This article, by Atida Lipshatz, is an edited version written during the 2016 enormously damaging fire storms throughout Israel.
Israel in Flames – one outlet to release my pain.
It is heartbreaking to see the fires raging through Israel. To see the faces of the people whose homes are no longer, and to read the estimates of the financial damage.
To think about how much Israeli citizens already have to bear and how much more they are suffering.
This is a piece to explain how I haven’t known where to put myself the last week.
Yes I have made donations.
Yes I have thought about those affected when I plaited my Challot for Shabbat.
Yes I have responded to the requests to read Tehillim.
Yes my thoughts have been consumed by the tragedy.
But still my upset is internalised and I can’t find release.
And then last night at my Israeli Dance class I finally found an avenue to express my pain and an outlet for my sorrow.
In our diverse and vibrant community, there are so many ways to engage with our Judaism and/or Zionism.
From shules to museums, from choirs to charities, from theatre groups to youth organisations – we are blessed to have so many avenues for involvement.
In our midsts, we also have a number of schools of Israeli Folk Dance offering multiple classes through the week , and a variety of workshops and camps through the year.
On any given night there are hundreds of dance enthusiasts grape-vining , yemeniting and doing cherkissiyas to the wide spectrum of music that make up the Israeli dance song lists.
There are many reasons people attend Israeli dance classes and there are a plethora of known benefits – social, fitness and even prevention of Alzheimers.
But another strong motivation for some participants, including myself, is that the music and dances allow us to link to Israel in an added dimension. The words, the sounds, the steps – all strengthen our bond to Israel in a positive and fun way.
Over the years, the story of Israel and her people has been chronicled through folk dancing.
Waves of immigration, conflicts, dreams of peace – there is an Israeli dance for every chapter of our narrative.
Last year we learnt a dance to a beautiful song whose words spoke of “Blessing you who enters/Blessing you who leaves.”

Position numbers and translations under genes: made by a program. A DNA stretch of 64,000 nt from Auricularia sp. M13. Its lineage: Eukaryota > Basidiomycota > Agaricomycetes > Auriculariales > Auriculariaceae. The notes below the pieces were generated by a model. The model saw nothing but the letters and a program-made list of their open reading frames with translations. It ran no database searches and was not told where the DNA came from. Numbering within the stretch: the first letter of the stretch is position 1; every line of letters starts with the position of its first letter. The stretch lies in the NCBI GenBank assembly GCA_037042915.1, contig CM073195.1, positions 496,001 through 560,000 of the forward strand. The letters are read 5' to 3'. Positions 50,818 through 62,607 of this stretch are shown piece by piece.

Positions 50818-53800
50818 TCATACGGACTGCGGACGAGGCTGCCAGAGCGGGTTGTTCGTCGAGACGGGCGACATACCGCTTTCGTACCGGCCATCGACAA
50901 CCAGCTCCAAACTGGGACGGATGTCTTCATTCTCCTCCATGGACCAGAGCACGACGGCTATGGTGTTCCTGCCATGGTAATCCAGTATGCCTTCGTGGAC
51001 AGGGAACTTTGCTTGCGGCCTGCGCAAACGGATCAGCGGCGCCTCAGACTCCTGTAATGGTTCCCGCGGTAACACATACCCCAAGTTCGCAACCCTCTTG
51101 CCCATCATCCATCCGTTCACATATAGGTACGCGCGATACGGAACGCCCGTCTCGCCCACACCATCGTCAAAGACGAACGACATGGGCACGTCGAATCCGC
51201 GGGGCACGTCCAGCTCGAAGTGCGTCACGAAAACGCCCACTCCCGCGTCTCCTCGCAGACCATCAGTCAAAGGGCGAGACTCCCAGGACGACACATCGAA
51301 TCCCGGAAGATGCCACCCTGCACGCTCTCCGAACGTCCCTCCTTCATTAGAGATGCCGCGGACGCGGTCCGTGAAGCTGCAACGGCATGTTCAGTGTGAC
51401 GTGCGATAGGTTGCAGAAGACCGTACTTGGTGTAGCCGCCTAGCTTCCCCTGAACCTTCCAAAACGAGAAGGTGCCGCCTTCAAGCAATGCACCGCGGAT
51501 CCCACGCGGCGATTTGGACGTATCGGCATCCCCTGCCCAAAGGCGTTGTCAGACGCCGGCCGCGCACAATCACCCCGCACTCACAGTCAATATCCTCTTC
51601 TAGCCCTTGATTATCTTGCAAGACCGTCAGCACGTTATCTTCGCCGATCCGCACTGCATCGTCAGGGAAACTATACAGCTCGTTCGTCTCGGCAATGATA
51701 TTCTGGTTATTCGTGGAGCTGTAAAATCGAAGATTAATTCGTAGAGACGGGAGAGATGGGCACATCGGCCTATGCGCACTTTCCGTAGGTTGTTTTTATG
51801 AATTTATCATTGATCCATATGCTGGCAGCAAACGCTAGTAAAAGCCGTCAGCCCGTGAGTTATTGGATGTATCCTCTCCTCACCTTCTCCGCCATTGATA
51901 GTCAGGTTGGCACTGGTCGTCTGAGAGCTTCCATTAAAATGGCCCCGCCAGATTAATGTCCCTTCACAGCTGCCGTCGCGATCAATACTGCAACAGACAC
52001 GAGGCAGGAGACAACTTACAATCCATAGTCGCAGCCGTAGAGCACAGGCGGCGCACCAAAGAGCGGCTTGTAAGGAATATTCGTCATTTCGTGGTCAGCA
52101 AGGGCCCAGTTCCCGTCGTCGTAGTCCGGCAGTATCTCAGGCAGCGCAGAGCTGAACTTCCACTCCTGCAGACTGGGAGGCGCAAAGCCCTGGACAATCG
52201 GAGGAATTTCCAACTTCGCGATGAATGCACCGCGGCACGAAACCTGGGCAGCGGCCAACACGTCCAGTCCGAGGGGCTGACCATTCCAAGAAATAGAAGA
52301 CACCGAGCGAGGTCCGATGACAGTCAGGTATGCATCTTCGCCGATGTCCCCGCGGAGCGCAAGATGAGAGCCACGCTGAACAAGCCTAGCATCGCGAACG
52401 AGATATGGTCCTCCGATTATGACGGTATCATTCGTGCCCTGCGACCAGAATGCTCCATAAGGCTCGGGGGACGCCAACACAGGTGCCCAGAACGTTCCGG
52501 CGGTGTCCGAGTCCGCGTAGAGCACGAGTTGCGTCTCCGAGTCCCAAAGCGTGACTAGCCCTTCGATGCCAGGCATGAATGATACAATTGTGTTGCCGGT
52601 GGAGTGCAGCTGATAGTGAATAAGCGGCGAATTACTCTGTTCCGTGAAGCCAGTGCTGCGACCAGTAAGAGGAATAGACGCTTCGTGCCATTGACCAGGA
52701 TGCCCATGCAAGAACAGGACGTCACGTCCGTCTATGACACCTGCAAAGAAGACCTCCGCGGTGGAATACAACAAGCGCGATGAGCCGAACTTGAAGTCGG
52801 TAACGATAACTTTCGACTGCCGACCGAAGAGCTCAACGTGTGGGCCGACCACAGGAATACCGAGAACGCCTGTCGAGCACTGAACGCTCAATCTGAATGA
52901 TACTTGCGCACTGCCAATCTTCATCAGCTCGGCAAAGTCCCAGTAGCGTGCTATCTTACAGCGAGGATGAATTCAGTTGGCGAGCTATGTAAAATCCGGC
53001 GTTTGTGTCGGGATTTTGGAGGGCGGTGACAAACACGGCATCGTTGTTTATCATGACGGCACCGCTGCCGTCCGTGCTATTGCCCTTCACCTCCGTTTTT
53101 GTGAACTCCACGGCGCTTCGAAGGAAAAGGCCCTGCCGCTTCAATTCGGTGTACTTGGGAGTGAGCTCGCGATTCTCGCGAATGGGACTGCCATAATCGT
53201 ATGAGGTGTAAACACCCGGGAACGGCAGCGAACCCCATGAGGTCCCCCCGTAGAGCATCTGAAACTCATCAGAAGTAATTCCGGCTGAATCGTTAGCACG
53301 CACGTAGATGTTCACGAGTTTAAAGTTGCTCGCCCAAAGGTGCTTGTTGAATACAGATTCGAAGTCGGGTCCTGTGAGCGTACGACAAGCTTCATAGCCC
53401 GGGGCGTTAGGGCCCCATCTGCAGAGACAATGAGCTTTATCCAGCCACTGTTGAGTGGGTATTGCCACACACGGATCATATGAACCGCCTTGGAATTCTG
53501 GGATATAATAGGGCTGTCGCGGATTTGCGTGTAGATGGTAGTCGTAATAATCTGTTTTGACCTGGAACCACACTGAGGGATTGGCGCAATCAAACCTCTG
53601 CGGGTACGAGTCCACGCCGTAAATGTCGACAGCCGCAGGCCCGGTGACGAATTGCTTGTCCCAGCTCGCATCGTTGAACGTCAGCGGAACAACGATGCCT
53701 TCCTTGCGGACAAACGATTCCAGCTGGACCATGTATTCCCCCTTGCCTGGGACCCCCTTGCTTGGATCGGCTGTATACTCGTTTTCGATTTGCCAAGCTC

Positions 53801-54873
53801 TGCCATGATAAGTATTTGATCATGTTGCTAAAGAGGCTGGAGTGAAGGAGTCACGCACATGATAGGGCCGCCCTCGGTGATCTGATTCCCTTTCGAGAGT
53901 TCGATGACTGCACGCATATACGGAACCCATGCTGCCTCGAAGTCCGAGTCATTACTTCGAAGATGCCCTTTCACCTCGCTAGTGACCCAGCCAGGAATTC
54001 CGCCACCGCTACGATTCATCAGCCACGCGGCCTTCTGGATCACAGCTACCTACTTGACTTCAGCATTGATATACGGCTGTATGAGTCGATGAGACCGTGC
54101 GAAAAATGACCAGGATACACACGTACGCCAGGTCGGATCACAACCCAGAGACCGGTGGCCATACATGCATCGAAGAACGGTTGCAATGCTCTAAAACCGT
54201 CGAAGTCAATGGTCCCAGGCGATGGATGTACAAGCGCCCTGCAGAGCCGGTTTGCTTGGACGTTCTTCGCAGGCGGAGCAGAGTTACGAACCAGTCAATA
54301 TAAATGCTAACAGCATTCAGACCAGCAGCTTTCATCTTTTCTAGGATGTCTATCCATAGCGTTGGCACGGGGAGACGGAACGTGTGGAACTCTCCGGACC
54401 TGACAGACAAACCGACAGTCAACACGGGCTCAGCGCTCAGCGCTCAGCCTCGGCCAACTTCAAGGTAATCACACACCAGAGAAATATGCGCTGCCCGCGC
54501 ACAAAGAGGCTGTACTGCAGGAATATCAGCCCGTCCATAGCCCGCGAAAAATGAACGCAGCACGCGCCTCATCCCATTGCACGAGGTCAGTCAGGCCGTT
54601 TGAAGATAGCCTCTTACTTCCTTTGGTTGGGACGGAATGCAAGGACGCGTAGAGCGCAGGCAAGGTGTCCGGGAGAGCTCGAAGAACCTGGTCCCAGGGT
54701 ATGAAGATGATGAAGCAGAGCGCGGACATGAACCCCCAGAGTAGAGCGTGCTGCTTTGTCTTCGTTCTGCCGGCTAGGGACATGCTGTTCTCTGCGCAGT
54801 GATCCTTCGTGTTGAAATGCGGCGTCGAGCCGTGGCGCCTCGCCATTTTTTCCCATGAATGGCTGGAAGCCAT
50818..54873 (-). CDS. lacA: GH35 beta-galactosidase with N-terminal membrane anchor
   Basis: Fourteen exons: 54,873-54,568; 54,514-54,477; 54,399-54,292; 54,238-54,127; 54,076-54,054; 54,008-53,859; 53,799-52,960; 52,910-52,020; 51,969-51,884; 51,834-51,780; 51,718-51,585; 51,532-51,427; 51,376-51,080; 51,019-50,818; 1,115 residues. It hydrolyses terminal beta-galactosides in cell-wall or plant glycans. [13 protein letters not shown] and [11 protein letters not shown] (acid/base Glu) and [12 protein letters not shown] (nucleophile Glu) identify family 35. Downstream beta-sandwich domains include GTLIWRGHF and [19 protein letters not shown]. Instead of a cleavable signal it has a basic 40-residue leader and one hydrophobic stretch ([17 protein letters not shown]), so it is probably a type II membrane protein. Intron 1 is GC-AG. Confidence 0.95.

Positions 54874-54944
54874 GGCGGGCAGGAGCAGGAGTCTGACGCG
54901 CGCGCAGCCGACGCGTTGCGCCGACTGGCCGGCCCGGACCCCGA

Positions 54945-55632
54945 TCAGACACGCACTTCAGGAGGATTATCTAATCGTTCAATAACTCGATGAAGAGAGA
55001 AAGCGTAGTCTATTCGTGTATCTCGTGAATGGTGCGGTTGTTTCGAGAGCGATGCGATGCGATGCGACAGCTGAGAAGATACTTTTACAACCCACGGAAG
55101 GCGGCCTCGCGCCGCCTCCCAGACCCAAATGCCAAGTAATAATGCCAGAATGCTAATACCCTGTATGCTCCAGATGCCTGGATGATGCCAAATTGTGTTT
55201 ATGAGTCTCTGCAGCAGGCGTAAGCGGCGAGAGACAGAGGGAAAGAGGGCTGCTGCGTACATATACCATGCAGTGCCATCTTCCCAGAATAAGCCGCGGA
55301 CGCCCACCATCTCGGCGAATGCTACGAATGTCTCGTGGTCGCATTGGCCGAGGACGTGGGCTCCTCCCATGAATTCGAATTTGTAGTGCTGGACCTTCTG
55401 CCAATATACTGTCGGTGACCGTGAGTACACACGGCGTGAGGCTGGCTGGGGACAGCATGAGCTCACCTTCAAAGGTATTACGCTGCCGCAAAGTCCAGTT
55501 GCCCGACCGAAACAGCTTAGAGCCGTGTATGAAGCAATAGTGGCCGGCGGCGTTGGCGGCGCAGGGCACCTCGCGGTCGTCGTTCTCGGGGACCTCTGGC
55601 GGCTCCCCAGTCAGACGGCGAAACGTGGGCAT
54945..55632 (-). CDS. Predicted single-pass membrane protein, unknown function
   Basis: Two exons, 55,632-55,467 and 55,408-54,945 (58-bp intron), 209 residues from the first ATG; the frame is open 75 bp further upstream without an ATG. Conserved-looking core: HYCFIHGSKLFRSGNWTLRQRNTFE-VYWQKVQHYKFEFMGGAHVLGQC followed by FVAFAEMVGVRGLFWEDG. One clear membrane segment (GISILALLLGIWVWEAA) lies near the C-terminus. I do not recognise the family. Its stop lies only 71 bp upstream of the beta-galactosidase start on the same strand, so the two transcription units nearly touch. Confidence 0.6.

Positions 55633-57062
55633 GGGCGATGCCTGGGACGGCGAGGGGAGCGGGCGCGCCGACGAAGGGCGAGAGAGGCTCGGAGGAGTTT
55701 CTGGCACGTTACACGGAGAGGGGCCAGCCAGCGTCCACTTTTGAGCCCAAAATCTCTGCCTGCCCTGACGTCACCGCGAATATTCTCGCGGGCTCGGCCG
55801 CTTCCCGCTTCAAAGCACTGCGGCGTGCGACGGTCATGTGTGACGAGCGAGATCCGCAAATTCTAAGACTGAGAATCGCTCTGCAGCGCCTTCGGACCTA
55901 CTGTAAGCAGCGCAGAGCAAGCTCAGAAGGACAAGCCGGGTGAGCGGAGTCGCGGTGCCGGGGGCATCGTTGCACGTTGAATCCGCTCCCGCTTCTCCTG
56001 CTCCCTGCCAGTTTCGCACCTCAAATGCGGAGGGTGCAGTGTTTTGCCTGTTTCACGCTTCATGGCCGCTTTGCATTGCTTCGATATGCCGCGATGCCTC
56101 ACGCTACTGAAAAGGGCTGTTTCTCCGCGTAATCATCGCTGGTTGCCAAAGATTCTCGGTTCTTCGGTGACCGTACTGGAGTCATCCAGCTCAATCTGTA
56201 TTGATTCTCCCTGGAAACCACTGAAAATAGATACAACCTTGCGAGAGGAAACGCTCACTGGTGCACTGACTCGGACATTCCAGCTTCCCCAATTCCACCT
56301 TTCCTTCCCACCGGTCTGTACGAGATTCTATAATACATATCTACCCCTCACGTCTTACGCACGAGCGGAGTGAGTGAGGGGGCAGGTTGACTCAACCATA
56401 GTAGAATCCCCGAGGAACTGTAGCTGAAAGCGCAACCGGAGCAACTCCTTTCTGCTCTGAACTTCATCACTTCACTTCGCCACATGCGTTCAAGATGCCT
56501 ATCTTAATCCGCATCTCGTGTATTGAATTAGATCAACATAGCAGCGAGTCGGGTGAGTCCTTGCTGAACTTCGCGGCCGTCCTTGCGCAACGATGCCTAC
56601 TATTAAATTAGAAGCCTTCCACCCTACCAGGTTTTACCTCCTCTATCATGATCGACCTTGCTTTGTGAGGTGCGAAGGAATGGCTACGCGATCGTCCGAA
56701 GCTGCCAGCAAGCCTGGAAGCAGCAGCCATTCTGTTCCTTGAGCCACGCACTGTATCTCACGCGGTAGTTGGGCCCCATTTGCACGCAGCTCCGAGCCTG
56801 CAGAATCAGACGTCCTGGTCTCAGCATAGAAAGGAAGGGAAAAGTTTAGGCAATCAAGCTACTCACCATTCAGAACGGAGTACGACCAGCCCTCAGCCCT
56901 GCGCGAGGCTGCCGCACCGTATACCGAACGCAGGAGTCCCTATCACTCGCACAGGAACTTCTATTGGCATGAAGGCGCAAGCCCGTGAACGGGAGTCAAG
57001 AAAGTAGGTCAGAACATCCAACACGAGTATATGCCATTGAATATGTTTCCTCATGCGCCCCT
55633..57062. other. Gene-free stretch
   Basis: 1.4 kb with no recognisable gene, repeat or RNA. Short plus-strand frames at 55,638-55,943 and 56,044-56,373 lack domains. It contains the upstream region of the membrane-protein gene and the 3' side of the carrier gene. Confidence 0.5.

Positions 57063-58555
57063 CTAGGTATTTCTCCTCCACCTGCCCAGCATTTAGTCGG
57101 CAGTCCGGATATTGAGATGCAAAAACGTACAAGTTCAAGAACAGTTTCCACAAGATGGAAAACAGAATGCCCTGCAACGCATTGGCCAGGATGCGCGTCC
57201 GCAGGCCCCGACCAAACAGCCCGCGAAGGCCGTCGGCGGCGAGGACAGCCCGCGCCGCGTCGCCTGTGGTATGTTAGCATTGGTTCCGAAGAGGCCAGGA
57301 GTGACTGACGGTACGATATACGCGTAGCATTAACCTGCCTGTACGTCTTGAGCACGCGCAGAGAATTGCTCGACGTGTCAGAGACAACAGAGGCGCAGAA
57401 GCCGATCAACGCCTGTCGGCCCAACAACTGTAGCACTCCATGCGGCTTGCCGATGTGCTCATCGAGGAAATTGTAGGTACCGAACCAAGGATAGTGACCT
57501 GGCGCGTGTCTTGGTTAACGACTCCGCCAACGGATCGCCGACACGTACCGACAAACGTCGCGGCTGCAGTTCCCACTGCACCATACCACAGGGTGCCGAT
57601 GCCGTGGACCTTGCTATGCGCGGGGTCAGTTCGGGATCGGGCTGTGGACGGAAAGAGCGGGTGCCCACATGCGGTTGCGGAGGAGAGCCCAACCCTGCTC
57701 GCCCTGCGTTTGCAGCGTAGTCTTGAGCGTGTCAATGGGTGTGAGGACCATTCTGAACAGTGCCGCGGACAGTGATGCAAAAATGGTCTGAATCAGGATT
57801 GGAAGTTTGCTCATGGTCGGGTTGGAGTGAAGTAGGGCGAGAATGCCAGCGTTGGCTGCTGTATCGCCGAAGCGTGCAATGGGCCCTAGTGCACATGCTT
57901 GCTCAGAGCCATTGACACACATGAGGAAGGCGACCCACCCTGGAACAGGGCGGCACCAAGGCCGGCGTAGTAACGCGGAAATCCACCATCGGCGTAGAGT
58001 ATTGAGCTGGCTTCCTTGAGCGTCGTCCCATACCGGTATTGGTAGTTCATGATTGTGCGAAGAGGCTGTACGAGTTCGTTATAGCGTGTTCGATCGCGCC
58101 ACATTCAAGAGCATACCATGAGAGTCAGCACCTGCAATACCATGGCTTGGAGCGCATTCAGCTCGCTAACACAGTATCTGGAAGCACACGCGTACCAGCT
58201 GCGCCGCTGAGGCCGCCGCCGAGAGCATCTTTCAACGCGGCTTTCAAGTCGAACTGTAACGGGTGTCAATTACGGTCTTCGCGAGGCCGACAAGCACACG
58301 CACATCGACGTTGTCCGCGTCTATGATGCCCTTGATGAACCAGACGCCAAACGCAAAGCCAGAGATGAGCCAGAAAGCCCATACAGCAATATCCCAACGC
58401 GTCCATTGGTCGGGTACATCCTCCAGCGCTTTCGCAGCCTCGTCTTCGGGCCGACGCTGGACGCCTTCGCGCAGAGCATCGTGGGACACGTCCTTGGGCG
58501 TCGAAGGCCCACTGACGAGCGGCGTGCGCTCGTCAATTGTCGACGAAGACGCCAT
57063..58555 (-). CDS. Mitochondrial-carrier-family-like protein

During this stressful time for Israel, every time we do that dance, I have tears in my eyes.
Of course, most of the songs aren’t political, aren’t historical and aren’t significant. They keep us connected to the rich culture and multiculturalism of Israeli society and are purely for entertainment.
Some songs have Biblical quotes or words from our prayers, and everyone can internalise them in their own way. Some are relevant to certain festivals or seasons.
But sometimes the songs can be a very effective avenue to keep us connected, and help us cope with what is going on in Israel.
I am not qualified to describe the therapeutic nature of this, or the linking of different zones of our brains when associating emotions with physical activity – but there is plenty of reading material out there.
During the fire emergency, our amazing dance teacher spoke respectfully of the current challenges in Israel and chose 2 dances for us all to dance while thinking of the fires and their impacts.
One song is named “Land of Fire, Land of Water”– and she described the use of seawater dropped from planes to extinguish the fires.
The second is called “I have no other Land” and includes words about the earth burning – and I could not help but think of how much more tragic the fires are because every square mile of Israel’s tiny country is so precious and significant.
My Judaism and Zionism are so integral to whom I am, and I thank the teachers and fellow dance enthusiasts for the opportunity to connect to my spiritual homeland and my ancestral language through this extra outlet.
I invite all readers who think it may be a nice avenue to express their feelings to Israel to join – as well as anyone simply looking for a fun way to exercise and socialise.
This version is edited from the full version that appeared in The Australian Jewish News, December 9, 2016.